Menu▼
NWT Publications / Individual Pubs ...
Books on a shelf

Emerging threats and persistent conservation challenges for freshwater biodiversity, 2018


Reid, A.J., Carlson, A.K. , Creed, I.F., Eliason, E.J. , Gell, P. A. , Johnson, P.T. , Kidd, K. A. , MacCormack, T.J. , Olden, J.D. , Ormerod, S.J. , Smol, J.P. , Taylor, W.W. , Tockner, K., Vermaire, J.C. , Dudgeon, D. , Cooke, S.J.


Biological Reviews
DOI: 10.1111/brv.12480

Abstract

In the 12 years since Dudgeon et al. (2006) reviewed major pressures on freshwater ecosystems, the biodiversity crisis in the world's lakes, reservoirs, rivers, streams and wetlands has deepened. While lakes, reservoirs and rivers cover only 2.3% of the Earth's surface, these ecosystems host at least 9.5% of the Earth's described animal species. Furthermore, using the World Wide Fund for Nature's Living Planet Index, freshwater population declines (83% between 1970 and 2014) continue to outpace contemporaneous declines in marine or terrestrial systems. The Anthropocene has brought multiple new and varied threats that disproportionately impact freshwater systems. We document 12 emerging threats to freshwater biodiversity that are either entirely new since 2006 or have since intensified: (i) changing climates; (ii) e‐commerce and invasions; (iii) infectious diseases; (iv) harmful algal blooms; (v) expanding hydropower; (vi) emerging contaminants; (vii) engineered nanomaterials; (viii) microplastic pollution; (ix) light and noise; (x) freshwater salinisation; (xi) declining calcium; and (xii) cumulative stressors. Effects are evidenced for amphibians, fishes, invertebrates, microbes, plants, turtles and waterbirds, with potential for ecosystem‐level changes through bottom‐up and top‐down processes. In our highly uncertain future, the net effects of these threats raise serious concerns for freshwater ecosystems. However, we also highlight opportunities for conservation gains as a result of novel management tools (e.g. environmental flows, environmental DNA) and specific conservation‐oriented actions (e.g. dam removal, habitat protection policies, managed relocation of species) that have been met with varying levels of success. Moving forward, we advocate hybrid approaches that manage fresh waters as crucial ecosystems for human life support as well as essential hotspots of biodiversity and ecological function. Efforts to reverse global trends in freshwater degradation now depend on bridging an immense gap between the aspirations of conservation biologists and the accelerating rate of species endangerment.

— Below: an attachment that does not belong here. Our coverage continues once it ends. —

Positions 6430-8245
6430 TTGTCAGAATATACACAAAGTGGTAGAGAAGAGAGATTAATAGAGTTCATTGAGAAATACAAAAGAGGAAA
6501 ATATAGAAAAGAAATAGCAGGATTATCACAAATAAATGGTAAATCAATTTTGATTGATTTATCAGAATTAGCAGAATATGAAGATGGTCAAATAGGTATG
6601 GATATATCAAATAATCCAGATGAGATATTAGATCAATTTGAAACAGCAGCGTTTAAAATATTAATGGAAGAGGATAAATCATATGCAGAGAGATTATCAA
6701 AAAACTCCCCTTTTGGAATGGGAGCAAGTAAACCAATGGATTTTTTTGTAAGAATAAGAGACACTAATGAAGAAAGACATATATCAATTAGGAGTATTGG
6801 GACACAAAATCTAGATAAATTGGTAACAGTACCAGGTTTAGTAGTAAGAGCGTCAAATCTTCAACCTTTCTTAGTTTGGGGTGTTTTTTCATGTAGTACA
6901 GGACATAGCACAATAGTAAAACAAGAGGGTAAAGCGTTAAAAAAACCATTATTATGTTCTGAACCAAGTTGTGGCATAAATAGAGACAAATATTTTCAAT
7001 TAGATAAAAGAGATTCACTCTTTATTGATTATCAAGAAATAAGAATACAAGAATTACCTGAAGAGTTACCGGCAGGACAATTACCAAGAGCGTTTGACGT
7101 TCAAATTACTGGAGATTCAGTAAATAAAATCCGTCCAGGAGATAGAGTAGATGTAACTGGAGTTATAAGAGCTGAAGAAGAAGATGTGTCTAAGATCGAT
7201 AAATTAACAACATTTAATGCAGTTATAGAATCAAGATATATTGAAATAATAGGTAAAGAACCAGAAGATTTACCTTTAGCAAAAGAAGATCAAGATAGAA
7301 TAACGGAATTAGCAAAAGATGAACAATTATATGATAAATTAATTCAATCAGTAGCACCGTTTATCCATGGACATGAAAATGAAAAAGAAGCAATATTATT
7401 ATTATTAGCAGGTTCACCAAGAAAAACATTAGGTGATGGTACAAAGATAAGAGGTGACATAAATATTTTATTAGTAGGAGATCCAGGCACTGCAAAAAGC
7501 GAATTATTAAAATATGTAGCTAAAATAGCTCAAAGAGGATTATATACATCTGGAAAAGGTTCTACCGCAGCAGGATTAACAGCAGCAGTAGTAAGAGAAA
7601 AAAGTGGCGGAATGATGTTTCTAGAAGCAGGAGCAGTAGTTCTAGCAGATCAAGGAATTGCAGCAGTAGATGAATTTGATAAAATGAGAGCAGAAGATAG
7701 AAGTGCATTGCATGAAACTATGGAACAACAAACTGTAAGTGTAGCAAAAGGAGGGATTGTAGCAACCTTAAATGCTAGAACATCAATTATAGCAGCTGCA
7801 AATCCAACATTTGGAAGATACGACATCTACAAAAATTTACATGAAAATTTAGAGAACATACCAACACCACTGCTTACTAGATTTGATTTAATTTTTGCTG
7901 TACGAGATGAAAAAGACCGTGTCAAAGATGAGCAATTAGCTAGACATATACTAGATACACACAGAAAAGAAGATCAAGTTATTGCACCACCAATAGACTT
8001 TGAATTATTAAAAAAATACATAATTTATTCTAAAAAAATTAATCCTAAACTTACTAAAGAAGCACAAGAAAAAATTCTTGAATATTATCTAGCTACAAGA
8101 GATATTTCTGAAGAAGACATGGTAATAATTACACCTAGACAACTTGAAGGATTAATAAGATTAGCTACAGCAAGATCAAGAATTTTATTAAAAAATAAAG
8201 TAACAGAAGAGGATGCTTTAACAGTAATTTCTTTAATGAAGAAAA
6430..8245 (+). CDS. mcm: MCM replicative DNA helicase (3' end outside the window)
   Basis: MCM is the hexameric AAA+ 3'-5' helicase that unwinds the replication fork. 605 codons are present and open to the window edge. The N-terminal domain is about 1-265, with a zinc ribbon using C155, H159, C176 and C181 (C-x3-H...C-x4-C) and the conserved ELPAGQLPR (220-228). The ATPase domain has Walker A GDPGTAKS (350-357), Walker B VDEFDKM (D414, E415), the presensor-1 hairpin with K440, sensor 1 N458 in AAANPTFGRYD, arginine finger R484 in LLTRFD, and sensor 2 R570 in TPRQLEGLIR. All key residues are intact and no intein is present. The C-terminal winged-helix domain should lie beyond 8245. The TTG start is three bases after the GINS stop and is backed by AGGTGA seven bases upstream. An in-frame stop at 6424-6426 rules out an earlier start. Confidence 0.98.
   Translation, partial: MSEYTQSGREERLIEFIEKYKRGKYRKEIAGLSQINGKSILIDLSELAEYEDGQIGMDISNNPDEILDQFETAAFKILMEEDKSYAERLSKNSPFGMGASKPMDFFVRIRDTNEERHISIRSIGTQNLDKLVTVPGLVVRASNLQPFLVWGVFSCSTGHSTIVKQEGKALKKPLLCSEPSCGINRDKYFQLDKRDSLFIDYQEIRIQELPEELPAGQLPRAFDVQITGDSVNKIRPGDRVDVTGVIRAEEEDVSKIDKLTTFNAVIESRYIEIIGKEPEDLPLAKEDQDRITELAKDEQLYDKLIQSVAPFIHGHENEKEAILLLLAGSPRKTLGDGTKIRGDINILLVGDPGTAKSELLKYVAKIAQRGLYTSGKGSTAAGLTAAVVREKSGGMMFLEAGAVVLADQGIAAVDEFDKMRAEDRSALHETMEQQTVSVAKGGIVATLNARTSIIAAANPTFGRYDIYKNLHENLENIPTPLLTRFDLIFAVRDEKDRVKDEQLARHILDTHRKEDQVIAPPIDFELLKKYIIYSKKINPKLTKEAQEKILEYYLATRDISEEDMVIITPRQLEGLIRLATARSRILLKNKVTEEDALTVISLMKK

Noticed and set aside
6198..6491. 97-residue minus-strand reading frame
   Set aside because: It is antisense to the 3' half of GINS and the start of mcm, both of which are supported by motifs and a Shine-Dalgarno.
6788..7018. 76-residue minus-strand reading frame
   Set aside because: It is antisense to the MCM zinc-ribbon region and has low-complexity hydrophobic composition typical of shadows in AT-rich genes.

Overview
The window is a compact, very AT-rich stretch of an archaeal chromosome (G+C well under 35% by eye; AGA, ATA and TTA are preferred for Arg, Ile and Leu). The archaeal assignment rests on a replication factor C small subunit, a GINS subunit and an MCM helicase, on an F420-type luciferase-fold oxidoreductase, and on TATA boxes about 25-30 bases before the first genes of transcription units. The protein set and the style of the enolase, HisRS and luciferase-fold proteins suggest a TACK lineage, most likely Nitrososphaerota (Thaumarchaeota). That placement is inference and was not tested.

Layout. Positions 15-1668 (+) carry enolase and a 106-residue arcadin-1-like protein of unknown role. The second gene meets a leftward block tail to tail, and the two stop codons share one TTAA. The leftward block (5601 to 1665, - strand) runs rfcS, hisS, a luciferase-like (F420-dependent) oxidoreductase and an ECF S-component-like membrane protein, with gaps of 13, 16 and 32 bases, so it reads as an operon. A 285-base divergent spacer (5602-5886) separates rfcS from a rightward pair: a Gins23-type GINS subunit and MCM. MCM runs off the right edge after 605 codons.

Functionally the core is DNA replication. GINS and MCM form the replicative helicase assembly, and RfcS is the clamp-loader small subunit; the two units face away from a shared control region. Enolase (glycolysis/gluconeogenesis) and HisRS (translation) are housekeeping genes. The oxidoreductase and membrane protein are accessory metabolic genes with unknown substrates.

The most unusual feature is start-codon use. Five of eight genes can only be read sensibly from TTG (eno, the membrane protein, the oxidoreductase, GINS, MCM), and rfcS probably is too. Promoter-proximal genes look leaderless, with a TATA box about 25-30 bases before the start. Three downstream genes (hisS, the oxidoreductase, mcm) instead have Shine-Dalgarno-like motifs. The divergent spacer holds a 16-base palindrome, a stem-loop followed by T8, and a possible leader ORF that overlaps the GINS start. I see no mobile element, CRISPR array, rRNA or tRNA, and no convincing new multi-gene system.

Keywords

climate change, endangered species, lakes, management, mitigation, restoration, rivers, streams, stressors, wetlands

Associated Niwot LTER Researchers:

Citation

Reid, A.J., Carlson, A.K. , Creed, I.F., Eliason, E.J. , Gell, P. A. , Johnson, P.T. , Kidd, K. A. , MacCormack, T.J. , Olden, J.D. , Ormerod, S.J. , Smol, J.P. , Taylor, W.W. , Tockner, K., Vermaire, J.C. , Dudgeon, D. , Cooke, S.J. , (2018) Emerging threats and persistent conservation challenges for freshwater biodiversity. Biological Reviews , DOI: 10.1111/brv.12480

Instaar
Instaar
NSF
CU Boulder

This material is based upon work supported by the National Science Foundation under Cooperative Agreement #DEB-1637686. Any opinions, findings, conclusions, or recommendations expressed in the material are those of the author(s) and do not necesarily reflect the views of the National Science Foundation.

Please contact lternwt@colorado.edu with questions, comments, or for technical assistance regarding this website.

Content

Main Menu

Home Location Flora/Fauna Research Data Publications Outreach Personnel

Utilities

News Links Contact PI login